This unease extends to other parts of my life -- I'm certain that I have terrible table manners, for example. I mean, I don't think I'm disgusting or anything, just that I'm a bit uncouth. I relish eating with my fingers and gnawing flesh off bone and dipping bread in the communal plate. I never really pay attention to which fork I'm supposed to be using. I was at a work dinner some time ago, and was "hosting" a table of eight or nine guests. The plates arrived, and I was happily chatting away with the person on my right when the person on my left gave a slight cough, and then said "Ms. Flâneuse, we're waiting for the ranking woman at the table to take the first bite." It took me a few seconds to realize that I was the ranking woman at the table. I dutifully swallowed a forkful. That was pretty much the last bite I took that evening, though -- I usually allow myself a certain quota of gaffes per occasion, and I figured I'd probably end up using them up on conversation so couldn't risk wasting any on food.
I'm sure that some of the secret standards of comportment I'm scared of transgressing are figments of my imagination, rooted in my own insecurities about not quite fitting in. But my daily trial is a fear of operating in a world in which there are a million rules that I don't know about; I'm more than happy to flout standards and step on toes when it's important to me -- god knows I've done that often enough, and paid the price -- but I want to know when I'm doing it. When I moved to New England recently, I was overwhelmed by this sense that I hadn't been issued the operator's manual for life, but that's probably because there are a lot of unspoken rules here; as culturally flexible as I imagine myself to be, having lived in Canada, India, the US, and France, I think this is one culture that I'll never really figure out, because it seems to sustain itself on not letting others in on its secret handshakes and gentleman's codes.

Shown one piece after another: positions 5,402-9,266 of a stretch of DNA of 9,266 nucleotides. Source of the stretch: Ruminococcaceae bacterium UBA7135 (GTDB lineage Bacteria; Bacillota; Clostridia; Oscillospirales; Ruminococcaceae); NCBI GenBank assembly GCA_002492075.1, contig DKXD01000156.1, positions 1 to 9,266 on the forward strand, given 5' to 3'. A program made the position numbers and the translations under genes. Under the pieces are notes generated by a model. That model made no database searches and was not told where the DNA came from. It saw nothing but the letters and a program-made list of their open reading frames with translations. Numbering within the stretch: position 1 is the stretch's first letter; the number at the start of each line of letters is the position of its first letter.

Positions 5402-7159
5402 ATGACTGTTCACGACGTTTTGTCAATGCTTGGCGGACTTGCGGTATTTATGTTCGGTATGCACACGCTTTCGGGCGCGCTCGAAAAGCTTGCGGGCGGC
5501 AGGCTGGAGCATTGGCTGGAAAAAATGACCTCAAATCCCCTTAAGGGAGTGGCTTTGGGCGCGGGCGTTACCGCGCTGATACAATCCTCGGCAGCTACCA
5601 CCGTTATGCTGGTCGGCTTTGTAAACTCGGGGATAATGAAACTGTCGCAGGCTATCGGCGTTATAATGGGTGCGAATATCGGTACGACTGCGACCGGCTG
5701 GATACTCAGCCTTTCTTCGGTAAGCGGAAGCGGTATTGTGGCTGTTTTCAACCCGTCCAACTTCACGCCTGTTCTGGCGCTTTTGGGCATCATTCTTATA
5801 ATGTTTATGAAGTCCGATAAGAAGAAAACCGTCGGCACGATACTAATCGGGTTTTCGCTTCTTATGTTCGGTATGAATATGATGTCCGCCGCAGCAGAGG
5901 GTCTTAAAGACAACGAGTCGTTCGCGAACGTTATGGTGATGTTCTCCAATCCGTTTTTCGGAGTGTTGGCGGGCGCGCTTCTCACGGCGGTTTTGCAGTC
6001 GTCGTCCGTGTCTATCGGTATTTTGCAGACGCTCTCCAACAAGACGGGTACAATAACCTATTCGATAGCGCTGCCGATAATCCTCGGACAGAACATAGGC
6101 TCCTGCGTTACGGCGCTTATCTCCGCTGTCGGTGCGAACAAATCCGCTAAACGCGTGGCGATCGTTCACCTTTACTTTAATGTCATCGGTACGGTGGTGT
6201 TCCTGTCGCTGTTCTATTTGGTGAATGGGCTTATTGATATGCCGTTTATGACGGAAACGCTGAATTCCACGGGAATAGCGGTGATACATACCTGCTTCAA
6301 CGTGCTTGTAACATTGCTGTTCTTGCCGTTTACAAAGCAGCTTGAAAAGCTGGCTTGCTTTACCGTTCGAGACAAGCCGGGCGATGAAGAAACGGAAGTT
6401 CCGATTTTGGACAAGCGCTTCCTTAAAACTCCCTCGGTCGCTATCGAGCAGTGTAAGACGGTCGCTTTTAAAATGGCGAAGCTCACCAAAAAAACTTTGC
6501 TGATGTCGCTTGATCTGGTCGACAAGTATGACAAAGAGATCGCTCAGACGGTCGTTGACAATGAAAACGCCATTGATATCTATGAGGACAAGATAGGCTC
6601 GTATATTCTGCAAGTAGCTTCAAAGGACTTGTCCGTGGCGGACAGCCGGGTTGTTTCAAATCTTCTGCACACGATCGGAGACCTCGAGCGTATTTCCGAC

Growing up the child of immigrants, no matter how assimilated they were determined to be, leaves me in a strange position of not knowing what parts of my behavior come from the Indian side and what parts come from the Canadian side of my experience. The way we ate -- our strange melange of table manners, neither polite in India nor in Canada -- was reflected in what we ate. Our holiday tables -- Christmas, Thanksgiving, Easter, all of which were enthusiastically celebrated by my Hindu mom and treated with indifference by my (in name only) Catholic dad -- always had a mixture of Canadian food and Indian food on it. We ate our chicken curry with our hands and our turkey with our forks and knives, unless, that is, we did the reverse. When your turkey was stuffed with a Manglorean stuffing, fragrant with ginger and cilantro, and the potatoes were mashed with tumeric and curry leaves, the question of whether you were to eat with forks or fingers became sort of irrelevant.